Columbia, SC newspaper dated Wed. April 15th, 1992. |
Contributed by Veteran, Bernard C. McMurray.
Article written by G. G. Ribsby, Associated Press Writer.
Doolittle's Raiders, the men who led the first air raid on Japan during World War II, are gathering at the place where it all began to commemorate the 50th anniversary of the attack.
Half of the 80 raiders are still alive, and 36 plan to attend the reunion, which runs from Thursday through Saturday. As young men they met at the Columbia Army Air Base before going to Florida to train in short takeoffs and landings.
Missing from the reunion will be James H. Doolittle, who as a lieutenant colonel led the daring team. Doolittle, 95, lives in Carmel, CA.
On April 18, 1942, 16 B-25 bombers took off from the USS HORNET, the first fully loaded bombers ever to take off from an aircraft carrier.
The raid was the United States' answer to Japan's attack on Pearl Harbor four moths earlier. Although the bombs Doolittle's Raiders dropped inflicted no serious damage, the mission was a much-needed boost to American morale.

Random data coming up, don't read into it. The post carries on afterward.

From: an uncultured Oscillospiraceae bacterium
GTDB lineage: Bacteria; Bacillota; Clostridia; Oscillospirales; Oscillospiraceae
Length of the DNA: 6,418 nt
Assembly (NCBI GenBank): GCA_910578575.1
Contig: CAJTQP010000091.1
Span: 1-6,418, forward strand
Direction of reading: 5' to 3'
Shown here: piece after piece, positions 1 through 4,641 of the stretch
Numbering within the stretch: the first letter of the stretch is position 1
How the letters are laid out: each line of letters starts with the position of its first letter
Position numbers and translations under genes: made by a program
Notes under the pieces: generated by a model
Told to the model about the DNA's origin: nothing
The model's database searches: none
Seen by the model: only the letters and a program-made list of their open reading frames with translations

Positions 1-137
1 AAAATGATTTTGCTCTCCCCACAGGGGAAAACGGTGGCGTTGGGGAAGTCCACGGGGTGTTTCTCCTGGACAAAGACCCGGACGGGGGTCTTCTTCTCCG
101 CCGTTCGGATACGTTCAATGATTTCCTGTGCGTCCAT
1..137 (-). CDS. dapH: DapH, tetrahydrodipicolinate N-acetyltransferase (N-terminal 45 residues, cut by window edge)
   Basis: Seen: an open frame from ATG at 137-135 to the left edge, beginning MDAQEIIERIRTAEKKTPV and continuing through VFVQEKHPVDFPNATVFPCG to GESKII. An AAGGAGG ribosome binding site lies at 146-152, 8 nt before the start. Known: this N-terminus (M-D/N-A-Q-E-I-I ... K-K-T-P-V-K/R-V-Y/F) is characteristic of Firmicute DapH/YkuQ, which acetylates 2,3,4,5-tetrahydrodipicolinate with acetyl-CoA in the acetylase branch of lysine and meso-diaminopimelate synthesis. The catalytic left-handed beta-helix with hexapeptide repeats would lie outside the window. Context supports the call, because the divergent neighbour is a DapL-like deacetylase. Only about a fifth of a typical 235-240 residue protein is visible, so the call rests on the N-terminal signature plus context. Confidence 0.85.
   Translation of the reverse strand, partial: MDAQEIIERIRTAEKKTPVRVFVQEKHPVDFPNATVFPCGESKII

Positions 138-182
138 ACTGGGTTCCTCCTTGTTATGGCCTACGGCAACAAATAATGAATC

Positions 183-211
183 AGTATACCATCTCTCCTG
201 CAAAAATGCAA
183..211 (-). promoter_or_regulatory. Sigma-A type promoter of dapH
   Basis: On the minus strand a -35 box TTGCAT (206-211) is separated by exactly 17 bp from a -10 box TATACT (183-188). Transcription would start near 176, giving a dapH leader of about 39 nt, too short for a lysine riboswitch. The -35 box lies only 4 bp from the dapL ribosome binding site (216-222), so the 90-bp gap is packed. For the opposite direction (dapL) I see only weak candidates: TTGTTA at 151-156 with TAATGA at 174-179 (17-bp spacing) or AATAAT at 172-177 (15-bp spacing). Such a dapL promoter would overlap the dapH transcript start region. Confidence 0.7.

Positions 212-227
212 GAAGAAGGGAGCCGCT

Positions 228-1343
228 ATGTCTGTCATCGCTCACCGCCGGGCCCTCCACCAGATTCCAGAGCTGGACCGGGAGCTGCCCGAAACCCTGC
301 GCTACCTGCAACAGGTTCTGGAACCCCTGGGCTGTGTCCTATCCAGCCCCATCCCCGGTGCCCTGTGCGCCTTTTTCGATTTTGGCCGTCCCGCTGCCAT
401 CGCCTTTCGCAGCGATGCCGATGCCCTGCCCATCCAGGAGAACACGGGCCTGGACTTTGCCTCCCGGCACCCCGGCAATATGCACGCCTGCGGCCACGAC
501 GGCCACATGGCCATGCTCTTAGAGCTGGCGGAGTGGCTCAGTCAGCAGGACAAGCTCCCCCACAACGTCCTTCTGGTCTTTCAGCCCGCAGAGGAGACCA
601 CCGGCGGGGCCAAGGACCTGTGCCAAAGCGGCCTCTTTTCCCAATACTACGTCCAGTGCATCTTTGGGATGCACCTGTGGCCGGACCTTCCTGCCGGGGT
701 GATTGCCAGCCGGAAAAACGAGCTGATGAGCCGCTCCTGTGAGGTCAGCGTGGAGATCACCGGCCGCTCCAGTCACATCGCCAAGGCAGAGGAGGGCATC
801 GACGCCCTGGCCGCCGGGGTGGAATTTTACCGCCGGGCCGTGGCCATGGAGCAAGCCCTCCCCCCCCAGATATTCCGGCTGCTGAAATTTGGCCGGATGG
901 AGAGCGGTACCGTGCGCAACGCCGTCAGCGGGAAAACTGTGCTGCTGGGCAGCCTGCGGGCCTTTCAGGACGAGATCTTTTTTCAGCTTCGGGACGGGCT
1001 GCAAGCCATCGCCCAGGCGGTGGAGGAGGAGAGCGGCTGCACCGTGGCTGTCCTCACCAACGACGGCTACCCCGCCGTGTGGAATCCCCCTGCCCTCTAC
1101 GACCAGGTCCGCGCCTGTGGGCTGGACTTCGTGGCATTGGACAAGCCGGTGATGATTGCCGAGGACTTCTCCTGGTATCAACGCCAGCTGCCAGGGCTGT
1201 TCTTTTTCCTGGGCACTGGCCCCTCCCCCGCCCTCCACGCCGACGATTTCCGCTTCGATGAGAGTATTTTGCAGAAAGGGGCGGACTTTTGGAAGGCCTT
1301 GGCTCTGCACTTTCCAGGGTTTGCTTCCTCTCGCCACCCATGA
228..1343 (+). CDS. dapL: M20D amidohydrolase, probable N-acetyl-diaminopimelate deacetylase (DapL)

The crews planned to unload their bombs over Japan, then land in Chinese territory that was in friendly hands. But stormy weather made it impossible for them to reach safe haven, and most of the planes crash landed in China after running our of fuel, some in Japanese held areas.
One ended up in the Soviet Union and its crew was held for a year before being released.
Seven of the 80 airmen drowned or were killed when they parachuted. Eight were captured by the Japanese; of those, three were executed, one died in prison, and four were released when the war ended.
The three former POWs still alive plan to attend the reunion.
"I harbor no ill feelings toward anyone," said Chase Nielsen, 75, of Brigham City, Utah, who was a lieutenant and navigator when he was captured.
He said he was tortured, starved and suspended in handcuffs so that his toes barely touched the floor. The Japanese "were fighting the war the same as we were," he said.
Jacob DeShazer, a corporal and bombardier, wrote poems on an imaginary blackboard and memorized Bible verses to pass the time he spent in prison camp.
After the war, DeShazer, now 79 and living in Salem, OR., became a minister and spent 30 years as a missionary in Japan and China.
"I just love the Japanese," he said.
Robert Hite, 72, of Camden, AR., saw his weight drop to 80 pounds during his stay in a Japanese prison. He was bitten by bugs, rats and lice, suffered starvation and had water poured down his nose.